Pressure on McIver Dam relieved

Pressure on McIver Dam relieved

By Heather Michon

County and state officials worked last week to keep a private dam near Bremo from collapsing, a failure that could have sent millions of gallons of water spilling into nearby Holman Creek and down to the James River near the coal ash ponds at Dominion’s Bremo Power Station. 

The Department of Conservation and Recreation (DCR) brought in pumps that were capable of removing 1,000 gallons a minute to relieve the pressure on the dam. By March 28, County Administrator Eric Dahl said the water level had been pumped down by about ten feet.  

According to state records, the McIver Dam was built in 1969, creating an 11-acre lake with a maximum capacity of 150 acre-feet of water, corresponding to about 49 million gallons of water. The last known state inspection of the dam took place in 1990.

The county learned that the dam at McIver Lake was at risk of imminent failure at around 2 p.m. on Monday (March 21). By 7:15 pm, Governor Glenn Youngkin’s office had authorized the county to take “all prudent measures” to keep the dam from collapsing.

“Even though the Department of Conservation and Recreation has indicated there are no homes impacted in the inundation area, the Fluvanna Sheriff’s Office notified homeowners in the area about the potential failure,” said Assistant County Administrator Kelly Belanger Harris in an email to the Fluvanna Review.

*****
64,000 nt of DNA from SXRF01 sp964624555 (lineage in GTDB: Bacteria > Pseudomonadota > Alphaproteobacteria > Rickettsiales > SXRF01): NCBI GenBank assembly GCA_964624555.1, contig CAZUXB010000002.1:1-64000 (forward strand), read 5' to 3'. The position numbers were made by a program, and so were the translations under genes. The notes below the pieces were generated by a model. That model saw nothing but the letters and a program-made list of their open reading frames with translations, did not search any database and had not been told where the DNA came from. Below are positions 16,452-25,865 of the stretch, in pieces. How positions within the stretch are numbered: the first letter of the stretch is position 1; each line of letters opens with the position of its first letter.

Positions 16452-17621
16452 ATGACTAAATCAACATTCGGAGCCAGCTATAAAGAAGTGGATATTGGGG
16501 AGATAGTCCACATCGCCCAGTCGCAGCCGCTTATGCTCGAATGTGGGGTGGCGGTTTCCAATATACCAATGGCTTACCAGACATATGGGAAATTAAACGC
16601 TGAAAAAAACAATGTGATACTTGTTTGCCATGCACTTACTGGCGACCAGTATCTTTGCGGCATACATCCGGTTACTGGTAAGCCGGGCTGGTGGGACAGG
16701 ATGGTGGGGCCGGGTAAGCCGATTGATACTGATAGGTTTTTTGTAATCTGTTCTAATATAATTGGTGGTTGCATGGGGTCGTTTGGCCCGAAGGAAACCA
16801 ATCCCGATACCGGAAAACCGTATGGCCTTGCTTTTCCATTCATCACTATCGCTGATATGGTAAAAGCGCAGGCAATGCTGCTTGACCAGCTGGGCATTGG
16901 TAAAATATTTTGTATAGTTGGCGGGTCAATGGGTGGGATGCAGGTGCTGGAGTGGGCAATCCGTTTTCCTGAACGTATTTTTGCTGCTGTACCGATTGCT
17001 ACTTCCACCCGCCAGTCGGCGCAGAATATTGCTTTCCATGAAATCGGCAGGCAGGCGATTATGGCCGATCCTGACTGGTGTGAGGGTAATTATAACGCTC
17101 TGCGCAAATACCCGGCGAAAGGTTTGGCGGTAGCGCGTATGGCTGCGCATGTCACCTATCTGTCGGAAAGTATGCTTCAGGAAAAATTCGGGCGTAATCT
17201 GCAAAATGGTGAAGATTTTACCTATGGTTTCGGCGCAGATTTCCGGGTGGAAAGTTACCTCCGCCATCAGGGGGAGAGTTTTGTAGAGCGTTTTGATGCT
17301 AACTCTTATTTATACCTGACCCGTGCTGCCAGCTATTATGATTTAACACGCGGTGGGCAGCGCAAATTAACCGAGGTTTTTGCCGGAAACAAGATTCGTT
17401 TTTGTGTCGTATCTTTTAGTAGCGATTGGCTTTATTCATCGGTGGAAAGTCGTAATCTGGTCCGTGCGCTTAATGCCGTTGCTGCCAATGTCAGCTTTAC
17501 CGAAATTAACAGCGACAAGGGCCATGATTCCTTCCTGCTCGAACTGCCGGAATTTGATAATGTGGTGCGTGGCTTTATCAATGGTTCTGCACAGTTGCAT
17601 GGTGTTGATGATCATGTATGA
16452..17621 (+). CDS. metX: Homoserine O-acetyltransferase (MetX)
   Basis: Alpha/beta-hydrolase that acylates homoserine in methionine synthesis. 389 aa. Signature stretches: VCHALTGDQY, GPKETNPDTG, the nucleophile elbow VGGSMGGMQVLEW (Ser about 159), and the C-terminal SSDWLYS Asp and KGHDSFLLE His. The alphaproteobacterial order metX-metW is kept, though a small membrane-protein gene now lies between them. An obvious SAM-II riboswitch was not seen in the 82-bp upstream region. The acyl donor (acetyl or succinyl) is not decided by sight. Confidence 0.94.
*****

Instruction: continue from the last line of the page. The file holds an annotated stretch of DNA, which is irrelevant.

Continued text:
VDOT also closed Bremo Road (Rt. 656)  from the intersection of Bremo Bluff Road (Rt. 657) to the 1400 block of Bremo Road. If the dam were to breach, there was concern that fast-moving water could come over Bremo Road, putting motorists at risk. That road remains closed as of Monday, March 28, out of an abundance of caution.

Dominion Power said in a brief statement that they were “monitoring the situation with the McIver Lake dam in Fluvanna County and are working closely with the county and state agencies. Safety is always our top priority, and we are taking the necessary precautions at Bremo Power Station and with other infrastructure to protect people and the environment.”

Harris said there was no coal ash in the pond closest to the inundation area, in the event the dam did fail.

The property owners do not live on-site, and it was not clear to Dahl who was monitoring the property. According to press reports, the lake had been empty for decades and only refilled in recent weeks, although some residents indicated it had been filling over a longer period of time. 

Dahl said he believed the property owners or someone acting on their behalf was working on removing the dam and may have called in engineers to come up with a plan for dismantling the structure when the damage was discovered. The engineers contacted the DCR, who sent in their staff to inspect the site. The DCR notified the Virginia Department of Emergency Management (VDEM), who then notified the county. 

He said Governor Youngkin’s order “allows the county access to take the appropriate actions,” and he and his staff were working closely with DCR and other agencies to continue to mitigate the immediate risk and, at a future point, remove the dam.  

The incident threw a spotlight on the difficulty of keeping tabs on nearly 2,000 such dams scattered around the Commonwealth. According to Sarah Vogelsong of the Virginia Mercury, DCR rules require private dam owners to submit an annual report and undergo an engineering inspection every one to six years, but owners often fail to adhere to those regulations. 

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